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Segment achievements grouped by wind direction

Daan
Shkhara

Could weather data be enlisted to create a new grouping of segment achievements (similar to the age / gender / weight groupings) based on wind direction? Wind assisted PR’s and KOM’s can be impossible to compete with. 

1 ACCEPTED SOLUTION

eric
Elbrus

I tend to agree with @anchskier on this one. I'm a bit of a KOM collector myself and over the course of the past 9 years, a bunch of them are wind aided. In my view, that's a normal part of cycling (especially road cycling), and therefore not cheating in any way. When I ride in the wind, it's always a loop or an out-and-back, so it works both ways. While most cyclists don't share my enthusiasm for wind, I enjoy the challenge of riding in headwinds and crosswinds. I enjoy the payoff of a tailwind after grinding into a headwind. 

Some segments are obviously more prone to wind assistance than others. For example, a segment that is unidirectional and is largely unobstructed will be much more sensitive to wind.

As a paid subscriber, weather data (including wind direction) is listed on all my activities. As anchskier mentioned, that's not entirely accurate. However, if there is something like a 20MPH directional wind listed, you can be pretty sure it was a significant factor. I also include power and HR data on all my rides as much as possible. So if I achieve a KOM, others can get a pretty clear picture of how hard I was working and how much of a factor was the wind.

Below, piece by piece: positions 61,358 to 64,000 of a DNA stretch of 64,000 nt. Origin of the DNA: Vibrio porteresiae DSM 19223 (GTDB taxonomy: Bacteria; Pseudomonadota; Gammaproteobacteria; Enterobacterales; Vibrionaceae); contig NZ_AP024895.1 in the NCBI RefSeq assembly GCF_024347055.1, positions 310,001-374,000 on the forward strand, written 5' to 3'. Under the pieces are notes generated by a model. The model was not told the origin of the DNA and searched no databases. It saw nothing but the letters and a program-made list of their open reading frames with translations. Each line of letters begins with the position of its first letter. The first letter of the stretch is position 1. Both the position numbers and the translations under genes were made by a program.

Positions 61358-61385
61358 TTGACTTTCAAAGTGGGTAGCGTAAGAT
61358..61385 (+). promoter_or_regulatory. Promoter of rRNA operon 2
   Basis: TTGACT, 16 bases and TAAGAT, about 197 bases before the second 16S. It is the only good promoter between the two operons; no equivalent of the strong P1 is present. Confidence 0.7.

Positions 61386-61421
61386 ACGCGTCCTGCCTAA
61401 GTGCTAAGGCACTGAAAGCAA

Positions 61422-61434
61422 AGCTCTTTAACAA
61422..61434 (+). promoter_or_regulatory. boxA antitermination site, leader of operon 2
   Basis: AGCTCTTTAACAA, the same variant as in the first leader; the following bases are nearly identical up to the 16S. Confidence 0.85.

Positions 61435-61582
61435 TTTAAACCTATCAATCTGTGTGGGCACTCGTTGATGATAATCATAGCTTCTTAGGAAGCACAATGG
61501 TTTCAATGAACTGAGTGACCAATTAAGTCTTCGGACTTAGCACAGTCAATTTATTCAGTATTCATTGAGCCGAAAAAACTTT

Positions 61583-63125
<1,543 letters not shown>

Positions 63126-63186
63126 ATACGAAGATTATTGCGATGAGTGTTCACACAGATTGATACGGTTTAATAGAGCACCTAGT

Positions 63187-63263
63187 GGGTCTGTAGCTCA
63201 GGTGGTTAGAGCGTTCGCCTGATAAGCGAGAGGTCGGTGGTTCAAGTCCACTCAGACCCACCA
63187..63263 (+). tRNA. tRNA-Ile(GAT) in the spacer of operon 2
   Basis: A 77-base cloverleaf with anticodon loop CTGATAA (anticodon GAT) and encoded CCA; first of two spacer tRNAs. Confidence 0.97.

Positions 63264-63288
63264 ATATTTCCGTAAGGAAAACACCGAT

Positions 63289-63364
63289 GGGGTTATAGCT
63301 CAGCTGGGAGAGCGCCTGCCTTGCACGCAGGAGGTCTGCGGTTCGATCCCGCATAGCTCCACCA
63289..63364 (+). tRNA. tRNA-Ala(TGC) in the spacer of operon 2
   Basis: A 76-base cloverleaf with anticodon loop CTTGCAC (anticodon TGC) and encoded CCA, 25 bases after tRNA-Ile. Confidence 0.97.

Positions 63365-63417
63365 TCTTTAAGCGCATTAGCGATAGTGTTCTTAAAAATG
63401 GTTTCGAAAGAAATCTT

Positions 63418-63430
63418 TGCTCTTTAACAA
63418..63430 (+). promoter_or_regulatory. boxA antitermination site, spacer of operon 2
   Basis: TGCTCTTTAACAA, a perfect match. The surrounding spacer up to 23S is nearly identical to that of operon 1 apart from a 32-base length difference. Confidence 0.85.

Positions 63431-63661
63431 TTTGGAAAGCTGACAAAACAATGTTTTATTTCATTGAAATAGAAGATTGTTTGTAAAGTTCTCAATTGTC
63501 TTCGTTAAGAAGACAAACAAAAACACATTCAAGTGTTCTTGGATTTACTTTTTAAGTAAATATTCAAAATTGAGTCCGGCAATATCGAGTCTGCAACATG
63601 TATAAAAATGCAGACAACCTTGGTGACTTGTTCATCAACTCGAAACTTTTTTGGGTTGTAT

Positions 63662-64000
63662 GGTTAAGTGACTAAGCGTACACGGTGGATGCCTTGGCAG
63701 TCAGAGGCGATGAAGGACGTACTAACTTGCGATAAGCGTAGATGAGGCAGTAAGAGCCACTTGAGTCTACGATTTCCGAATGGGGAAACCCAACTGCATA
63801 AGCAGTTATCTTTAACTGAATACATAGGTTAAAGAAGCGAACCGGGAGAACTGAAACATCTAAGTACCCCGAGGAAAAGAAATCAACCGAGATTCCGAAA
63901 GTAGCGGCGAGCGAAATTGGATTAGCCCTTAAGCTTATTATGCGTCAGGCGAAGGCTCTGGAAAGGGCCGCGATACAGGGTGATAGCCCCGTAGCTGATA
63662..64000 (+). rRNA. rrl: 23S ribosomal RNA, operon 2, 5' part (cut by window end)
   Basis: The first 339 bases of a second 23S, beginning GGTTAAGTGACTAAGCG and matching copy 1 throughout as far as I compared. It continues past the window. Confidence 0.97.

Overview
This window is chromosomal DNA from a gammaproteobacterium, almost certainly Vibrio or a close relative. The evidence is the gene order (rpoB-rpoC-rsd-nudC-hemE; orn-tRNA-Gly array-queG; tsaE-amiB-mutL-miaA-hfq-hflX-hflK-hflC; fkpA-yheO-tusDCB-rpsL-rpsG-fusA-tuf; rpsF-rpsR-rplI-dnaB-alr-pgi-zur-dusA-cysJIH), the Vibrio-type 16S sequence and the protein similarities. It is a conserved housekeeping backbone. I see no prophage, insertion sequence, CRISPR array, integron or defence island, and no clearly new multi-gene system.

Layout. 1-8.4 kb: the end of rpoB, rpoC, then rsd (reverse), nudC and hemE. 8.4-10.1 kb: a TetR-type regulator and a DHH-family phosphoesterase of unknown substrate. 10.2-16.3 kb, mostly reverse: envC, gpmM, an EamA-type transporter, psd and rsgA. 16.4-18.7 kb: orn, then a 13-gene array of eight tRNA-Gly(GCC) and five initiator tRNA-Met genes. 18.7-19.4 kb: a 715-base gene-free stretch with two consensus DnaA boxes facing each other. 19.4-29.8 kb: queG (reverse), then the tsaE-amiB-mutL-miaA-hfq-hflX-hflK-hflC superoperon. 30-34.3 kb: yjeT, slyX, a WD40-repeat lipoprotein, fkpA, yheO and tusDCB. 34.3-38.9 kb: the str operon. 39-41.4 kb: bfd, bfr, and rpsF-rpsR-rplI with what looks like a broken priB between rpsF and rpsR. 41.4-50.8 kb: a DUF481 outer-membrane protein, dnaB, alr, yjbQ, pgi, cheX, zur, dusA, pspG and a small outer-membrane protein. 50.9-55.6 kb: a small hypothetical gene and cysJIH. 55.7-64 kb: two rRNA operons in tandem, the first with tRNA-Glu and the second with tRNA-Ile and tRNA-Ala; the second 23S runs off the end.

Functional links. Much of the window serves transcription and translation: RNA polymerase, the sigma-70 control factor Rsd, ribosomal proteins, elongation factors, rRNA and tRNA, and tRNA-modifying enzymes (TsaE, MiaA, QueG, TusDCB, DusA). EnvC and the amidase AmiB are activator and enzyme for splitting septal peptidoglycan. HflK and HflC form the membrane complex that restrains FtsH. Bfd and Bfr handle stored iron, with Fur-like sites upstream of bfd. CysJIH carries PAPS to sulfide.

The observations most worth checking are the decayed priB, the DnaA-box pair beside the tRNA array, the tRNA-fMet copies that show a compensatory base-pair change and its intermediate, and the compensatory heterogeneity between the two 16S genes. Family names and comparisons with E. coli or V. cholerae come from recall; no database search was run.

When I see road KOMs that have no power or HR data, I view it as a slightly less reputable KOM.

In a popular cyclist community like where I live, it can be pretty much assumed that eventually almost all KOMs on the map had a tailwind, or at least didn't have a headwind. OR... they were riding in a group.

Riding in a group can obviously have as much or significantly more benefit than a tailwind. So if we were going to breakout KOMs by wind direction, it would make as much or more sense to break them out by group vs solo. In my area (again, popular for cycling) a huge chunk of KOMs are achieved within a group AND a tailwind. As a solo rider, I find that a little frustrating at times, but again riding in a group is definitely normal for road cycling and not cheating.

My top solution for getting around the wind issue...

Look for and create new segments that are not unidirectional. Especially look for full loops or full out-and-backs. Those are great for competing with your own PR or a KOM without a directional wind putting it out of reach. Wind can still be a factor on those, but it becomes more of a strategic and skills issue.


Strava profile: https://www.strava.com/athletes/3170505 (Check out my daily photos!)
Strava member since 2013

View solution in original post

3 REPLIES 3

lystrab
Mt. Kenya

Can Strava make a leaderboad specifically for rides conducted under 10 mph winds (or some similar best practices wind speed for road biking)?  That way you can preserve all time records in all conditions but also see who is performing and producing watts without the aid of mother nature.  I would love to see some fine tuning of the road biking leaderboard and I think your subscribers would really appreciate those upgrades.